Ahasuerus left it up to Haman the Horrible to craft a law that would bear his (the king’s) signet. As it turned out, he was forced to have another law written to rescind that law Haman wrote. The utter surprise however, is that the text does not indicate that Ahasuerus was any more involved in the craft of this new law, than he was in the first. Yet it was to bear his signet. Albeit that it worked in this instance in God's people's favour, Ahasuerus really has not learned his lesson; as once again he leaves matters into the hands of another – even though that first situation had almost cost him his precious Queen Esther. It also suggests a woeful lack of morals on the part of Ahasuerus - like anything goes. As a peculiar people, we can ill-afford to make ourselves vulnerable to another's indiscretions; we must constantly be guided by the Word of God.
The Grace Theme is Clear
The laws of the Medes and Persians cannot change. Incidentally, it's the same with God's laws; they are immutable. As Ahasuerus was not at liberty to change the law that was crafted Haman the Horrible, so are God’s laws not at liberty to be changed, because its violation will bring death to the human family. Hence, the crisis created by the sin of the original couple in Eden could not be cleared up by simply rescinding the law/clause. It was and still is the case that, "The soul that sinneth, it shall surely die." Eze. 18: 4. In the book of Genesis is was rendered thus, "But of the tree of the knowledge of good and evil, thou shalt not eat of it: for in the day that thou eatest thereof thou shalt surely die," (2:18).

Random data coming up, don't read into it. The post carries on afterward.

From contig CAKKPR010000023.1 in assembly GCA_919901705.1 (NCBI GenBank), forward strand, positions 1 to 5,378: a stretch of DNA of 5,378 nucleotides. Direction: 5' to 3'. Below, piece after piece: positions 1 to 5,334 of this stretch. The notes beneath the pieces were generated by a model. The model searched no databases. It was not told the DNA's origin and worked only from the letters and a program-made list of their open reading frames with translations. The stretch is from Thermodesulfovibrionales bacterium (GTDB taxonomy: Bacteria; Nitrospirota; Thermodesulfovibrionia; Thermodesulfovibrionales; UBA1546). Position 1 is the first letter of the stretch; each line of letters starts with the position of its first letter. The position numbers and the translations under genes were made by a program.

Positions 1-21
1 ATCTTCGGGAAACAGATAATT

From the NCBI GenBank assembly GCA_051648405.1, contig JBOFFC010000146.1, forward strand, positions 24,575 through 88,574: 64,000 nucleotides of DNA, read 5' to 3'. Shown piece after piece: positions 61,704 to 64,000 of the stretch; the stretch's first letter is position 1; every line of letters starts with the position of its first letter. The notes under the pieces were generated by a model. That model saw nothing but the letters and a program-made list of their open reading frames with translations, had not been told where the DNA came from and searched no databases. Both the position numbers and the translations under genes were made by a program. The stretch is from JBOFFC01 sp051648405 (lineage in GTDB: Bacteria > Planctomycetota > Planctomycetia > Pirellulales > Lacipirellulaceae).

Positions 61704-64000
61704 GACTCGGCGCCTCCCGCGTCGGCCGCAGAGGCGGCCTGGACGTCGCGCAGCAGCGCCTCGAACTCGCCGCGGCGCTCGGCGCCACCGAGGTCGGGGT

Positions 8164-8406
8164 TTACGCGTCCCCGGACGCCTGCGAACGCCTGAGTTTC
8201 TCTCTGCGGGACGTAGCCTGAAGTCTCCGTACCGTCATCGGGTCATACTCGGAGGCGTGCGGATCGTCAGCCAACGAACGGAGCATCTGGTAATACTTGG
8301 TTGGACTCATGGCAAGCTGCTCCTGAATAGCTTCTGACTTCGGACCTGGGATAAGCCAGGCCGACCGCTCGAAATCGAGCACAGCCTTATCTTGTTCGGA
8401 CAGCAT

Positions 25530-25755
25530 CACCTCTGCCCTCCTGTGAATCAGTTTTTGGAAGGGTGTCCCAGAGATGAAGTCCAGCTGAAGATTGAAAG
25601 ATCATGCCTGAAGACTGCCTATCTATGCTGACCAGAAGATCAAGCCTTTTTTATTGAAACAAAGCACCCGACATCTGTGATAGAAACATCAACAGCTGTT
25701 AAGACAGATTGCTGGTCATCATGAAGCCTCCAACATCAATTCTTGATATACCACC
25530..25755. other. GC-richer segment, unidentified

The solution was that another law/clause had to be written. Hence John 3:16. It says, "For God so loved the world that He gave His only begotten Son; that whosoever believeth in Him should not perish, but have everlasting life." In Genesis this new law/clause, given in response to sin, was first alluded to in Genesis 3: 15, "And I will put enmity between thee and the woman, and between thy seed and her seed; it shall bruise thy head, and thou shalt bruise his heel." This plan was not an afterthought, but was a part of the foundation of the earth (a provision that made it possible for humanity to be redeemed should sin emerge). It’s coming into effect was contingent on the human family sinning; hence the idea of it’s being added.
The assurance we have with our King however, is that He is presiding over the affairs; so we are certain about the expected outcomes.
Father in Heaven, thank You for Grace, so that despite our bent to sin, Your stubborn love is constantly at work to save my our souls. Please accept our praise, offered in Jesus' name, amen.
This reading is based on Esther 8. To read and/or listen to Esther 8 and read other related blogs please click here.